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Publication numberUS5715363 A
Publication typeGrant
Application numberUS 08/443,791
Publication dateFeb 3, 1998
Filing dateMay 18, 1995
Priority dateOct 20, 1989
Fee statusLapsed
Also published asDE4033350A1, DE4033350B4
Publication number08443791, 443791, US 5715363 A, US 5715363A, US-A-5715363, US5715363 A, US5715363A
InventorsJunichi Tamura, Atsushi Sakurai, Tetsuo Kosaka
Original AssigneeCanon Kabushika Kaisha
Export CitationBiBTeX, EndNote, RefMan
External Links: USPTO, USPTO Assignment, Espacenet
Method and apparatus for processing speech
US 5715363 A
Abstract
The speech processing apparatus and method includes a microphone, an analyzer, a selector, and a memory. The microphone converts input speech into an electrical signal representing speech data. The analyzer converts the speech data into non-linear frequency converted speech data in accordance with a non-linear frequency conversion. The selector selects a coefficient of the non-linear frequency conversion suitable for each of the phonemes or frames of the speech. The memory stores the speech data.
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Claims(26)
We claim:
1. A speech processing apparatus comprising:
input means for inputting speech data;
means for identifying types of phonemes for every frame comprising the speech data inputted by said input means;
means for changing a value of a frequency conversion ratio of a non-linear frequency conversion to be suitable for the frequency characteristic of each of the types of the phonemes identified by said identifying means for every frame; and
memory means for storing a parameter corresponding to the input speech data frame-by-frame, the parameter including (a) the value of the frequency conversion ratio of the non-linear frequency conversion changed to correspond to the frequency characteristic of each phoneme identified for every frame and (b) filter coefficients indicative of the frame.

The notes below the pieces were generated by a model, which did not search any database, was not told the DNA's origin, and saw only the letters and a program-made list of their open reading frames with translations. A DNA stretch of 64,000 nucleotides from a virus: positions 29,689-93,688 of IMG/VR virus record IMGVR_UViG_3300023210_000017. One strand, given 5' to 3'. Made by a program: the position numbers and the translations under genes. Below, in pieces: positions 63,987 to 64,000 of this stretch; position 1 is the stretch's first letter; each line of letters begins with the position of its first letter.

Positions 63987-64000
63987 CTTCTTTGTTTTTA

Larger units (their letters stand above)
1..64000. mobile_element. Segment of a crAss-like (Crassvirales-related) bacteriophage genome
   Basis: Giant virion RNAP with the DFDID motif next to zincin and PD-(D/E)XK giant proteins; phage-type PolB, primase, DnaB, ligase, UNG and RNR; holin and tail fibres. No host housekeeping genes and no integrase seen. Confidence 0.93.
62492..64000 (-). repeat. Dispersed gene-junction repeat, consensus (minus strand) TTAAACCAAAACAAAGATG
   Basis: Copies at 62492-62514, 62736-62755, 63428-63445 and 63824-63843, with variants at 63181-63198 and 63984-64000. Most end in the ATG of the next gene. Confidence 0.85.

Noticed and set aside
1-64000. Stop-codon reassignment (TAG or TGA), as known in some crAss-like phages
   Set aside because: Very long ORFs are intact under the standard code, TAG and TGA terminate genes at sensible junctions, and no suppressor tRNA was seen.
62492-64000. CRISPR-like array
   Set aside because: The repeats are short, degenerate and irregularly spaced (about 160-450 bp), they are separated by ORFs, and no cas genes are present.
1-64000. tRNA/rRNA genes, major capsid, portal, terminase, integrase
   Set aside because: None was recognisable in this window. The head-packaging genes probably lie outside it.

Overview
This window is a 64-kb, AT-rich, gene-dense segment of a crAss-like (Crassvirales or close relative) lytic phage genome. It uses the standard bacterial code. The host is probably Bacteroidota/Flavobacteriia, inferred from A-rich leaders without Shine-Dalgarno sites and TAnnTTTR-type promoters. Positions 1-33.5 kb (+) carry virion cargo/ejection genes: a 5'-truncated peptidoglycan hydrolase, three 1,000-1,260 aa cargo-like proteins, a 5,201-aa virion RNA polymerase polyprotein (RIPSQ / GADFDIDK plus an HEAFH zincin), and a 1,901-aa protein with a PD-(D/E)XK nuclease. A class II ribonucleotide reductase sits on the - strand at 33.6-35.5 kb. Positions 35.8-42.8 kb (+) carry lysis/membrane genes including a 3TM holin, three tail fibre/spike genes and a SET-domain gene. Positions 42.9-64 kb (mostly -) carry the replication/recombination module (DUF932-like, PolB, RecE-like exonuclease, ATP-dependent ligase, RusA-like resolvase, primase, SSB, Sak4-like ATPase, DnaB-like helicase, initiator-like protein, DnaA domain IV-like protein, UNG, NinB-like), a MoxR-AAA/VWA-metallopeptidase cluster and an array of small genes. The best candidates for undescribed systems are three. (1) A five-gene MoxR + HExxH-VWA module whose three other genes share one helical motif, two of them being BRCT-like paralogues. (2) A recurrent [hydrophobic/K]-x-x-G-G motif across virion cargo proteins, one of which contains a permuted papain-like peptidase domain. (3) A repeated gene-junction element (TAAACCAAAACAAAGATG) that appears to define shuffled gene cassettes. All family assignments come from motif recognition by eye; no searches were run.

2. An apparatus according to claim 1, wherein said changing means converts the speech according to the non-linear frequency conversion expressed by
Z-1 =(Z-1 -α)/(1-αZ-1).
3. An apparatus according to claim 2, further comprising means for obtaining a frequency resolution which is close to a frequency resolution of an auditory sense of a human being by adjusting the filter coefficients of the non-linear frequency conversion.
4. A method for processing input speech comprising the steps of:
inputting speech data;
identifying types of phonemes for every frame comprising the speech data inputted by said inputting step;
changing a value of a frequency conversion ratio of a non-linear frequency conversion to be suitable for the frequency characteristic of each of the types of the phonemes identified by said identifying step for every frame; and
storing a parameter corresponding to the input speech data frame-by-frame, the parameter including (a) the value of the frequency conversion ratio of the non-linear frequency conversion changed to correspond to the frequency characteristic of each phoneme identified for every frame and (b) filter coefficients indicative of the frame.
5. A method according to claim 4, wherein said changing step comprises the step of converting the input speech data into non-linear frequency converted speech data in accordance with a non-linear frequency conversion expressed by
Z-1 =(Z-1 -α)/(1-αZ31 1).
6. A method according to claim 5, further comprising a step of obtaining a frequency resolution which is close to a frequency resolution of an auditory sense of a human being by adjusting the filter coefficients of the non-linear frequency conversion.
7. A method according to claim 5, further comprising a step of synthesizing speech from the non-linear frequency converted speech data using a logarithm spectrum approximation filter which is constructed by using a primary all-pass filter as a delay element.
8. A speech processing apparatus comprising:
memory means for storing a parameter including a value of a frequency conversion ratio and filter coefficients;
first reading means for reading a value of a frequency conversion ratio of a non-linear frequency conversion for each frame from the parameter stored in said memory means;
second reading means for reading speech data of an order specified in accordance with the value of the frequency conversion ratio read by said first reading means;